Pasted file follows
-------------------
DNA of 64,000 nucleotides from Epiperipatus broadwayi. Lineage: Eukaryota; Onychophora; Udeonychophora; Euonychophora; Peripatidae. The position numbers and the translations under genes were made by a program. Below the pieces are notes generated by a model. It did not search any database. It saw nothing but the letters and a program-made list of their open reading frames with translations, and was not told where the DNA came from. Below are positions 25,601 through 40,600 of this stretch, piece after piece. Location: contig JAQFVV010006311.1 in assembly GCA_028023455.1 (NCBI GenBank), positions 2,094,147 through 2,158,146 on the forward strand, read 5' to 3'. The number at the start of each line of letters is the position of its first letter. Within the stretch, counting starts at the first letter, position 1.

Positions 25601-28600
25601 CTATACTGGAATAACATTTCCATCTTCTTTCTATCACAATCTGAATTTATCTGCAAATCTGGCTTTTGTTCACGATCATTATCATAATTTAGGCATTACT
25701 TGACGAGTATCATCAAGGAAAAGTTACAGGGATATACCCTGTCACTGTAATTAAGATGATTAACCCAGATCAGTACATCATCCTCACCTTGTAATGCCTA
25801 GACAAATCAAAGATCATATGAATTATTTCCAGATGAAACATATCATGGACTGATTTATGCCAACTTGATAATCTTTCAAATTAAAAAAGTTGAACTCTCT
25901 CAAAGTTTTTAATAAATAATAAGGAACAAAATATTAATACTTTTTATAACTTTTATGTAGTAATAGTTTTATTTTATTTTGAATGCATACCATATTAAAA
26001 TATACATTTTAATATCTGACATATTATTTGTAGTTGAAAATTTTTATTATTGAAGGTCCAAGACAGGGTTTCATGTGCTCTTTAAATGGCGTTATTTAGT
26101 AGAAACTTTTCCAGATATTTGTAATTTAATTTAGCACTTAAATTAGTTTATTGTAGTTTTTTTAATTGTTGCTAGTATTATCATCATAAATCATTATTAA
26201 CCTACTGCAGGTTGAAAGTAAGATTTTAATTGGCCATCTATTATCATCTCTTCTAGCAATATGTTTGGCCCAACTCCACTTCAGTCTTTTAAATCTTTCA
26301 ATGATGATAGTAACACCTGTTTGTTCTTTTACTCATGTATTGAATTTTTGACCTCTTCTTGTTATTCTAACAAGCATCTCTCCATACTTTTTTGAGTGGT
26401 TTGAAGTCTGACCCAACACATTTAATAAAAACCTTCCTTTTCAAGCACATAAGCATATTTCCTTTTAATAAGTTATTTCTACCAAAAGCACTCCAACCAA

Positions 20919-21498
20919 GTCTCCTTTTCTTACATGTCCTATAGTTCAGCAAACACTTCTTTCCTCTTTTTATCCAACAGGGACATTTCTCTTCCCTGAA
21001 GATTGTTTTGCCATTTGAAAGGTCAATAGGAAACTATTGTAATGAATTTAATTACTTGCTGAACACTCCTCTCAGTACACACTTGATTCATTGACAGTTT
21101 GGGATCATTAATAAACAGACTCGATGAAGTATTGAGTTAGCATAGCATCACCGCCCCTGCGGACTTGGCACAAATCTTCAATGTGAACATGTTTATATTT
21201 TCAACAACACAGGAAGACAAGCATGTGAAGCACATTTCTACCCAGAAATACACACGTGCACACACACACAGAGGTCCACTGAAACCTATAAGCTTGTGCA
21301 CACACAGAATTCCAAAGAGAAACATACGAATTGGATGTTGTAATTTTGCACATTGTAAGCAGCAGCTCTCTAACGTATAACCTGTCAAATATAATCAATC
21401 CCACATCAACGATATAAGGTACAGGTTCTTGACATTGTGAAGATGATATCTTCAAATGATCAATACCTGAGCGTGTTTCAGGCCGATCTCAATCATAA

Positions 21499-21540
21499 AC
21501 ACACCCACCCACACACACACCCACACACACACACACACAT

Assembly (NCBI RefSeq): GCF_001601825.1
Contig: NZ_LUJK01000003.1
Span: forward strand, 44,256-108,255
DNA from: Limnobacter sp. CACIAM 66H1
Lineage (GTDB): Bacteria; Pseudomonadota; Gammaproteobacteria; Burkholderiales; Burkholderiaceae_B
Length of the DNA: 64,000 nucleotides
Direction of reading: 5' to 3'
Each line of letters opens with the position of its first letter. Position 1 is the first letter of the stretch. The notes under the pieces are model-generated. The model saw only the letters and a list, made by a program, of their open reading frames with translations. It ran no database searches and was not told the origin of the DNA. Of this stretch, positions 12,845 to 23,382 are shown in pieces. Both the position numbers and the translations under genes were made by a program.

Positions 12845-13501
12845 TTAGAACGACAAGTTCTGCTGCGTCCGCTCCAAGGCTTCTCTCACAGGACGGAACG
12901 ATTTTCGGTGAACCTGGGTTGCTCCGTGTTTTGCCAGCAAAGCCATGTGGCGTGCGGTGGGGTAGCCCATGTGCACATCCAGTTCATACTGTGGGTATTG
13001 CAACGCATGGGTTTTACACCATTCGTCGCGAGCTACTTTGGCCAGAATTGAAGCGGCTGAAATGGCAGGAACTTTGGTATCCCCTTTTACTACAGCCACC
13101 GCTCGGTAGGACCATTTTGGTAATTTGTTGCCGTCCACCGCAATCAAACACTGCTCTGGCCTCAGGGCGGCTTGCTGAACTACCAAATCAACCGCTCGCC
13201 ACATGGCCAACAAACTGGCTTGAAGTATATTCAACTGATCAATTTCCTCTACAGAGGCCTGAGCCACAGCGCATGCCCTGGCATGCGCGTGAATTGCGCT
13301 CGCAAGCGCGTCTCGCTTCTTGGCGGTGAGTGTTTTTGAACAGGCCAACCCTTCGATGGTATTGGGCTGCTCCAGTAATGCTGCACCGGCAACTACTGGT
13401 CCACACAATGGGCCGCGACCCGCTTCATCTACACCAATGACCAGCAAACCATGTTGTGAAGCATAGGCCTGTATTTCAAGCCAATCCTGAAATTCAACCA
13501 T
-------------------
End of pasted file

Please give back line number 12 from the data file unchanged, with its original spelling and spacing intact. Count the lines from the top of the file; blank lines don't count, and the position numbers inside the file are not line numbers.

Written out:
Positions 20919-21498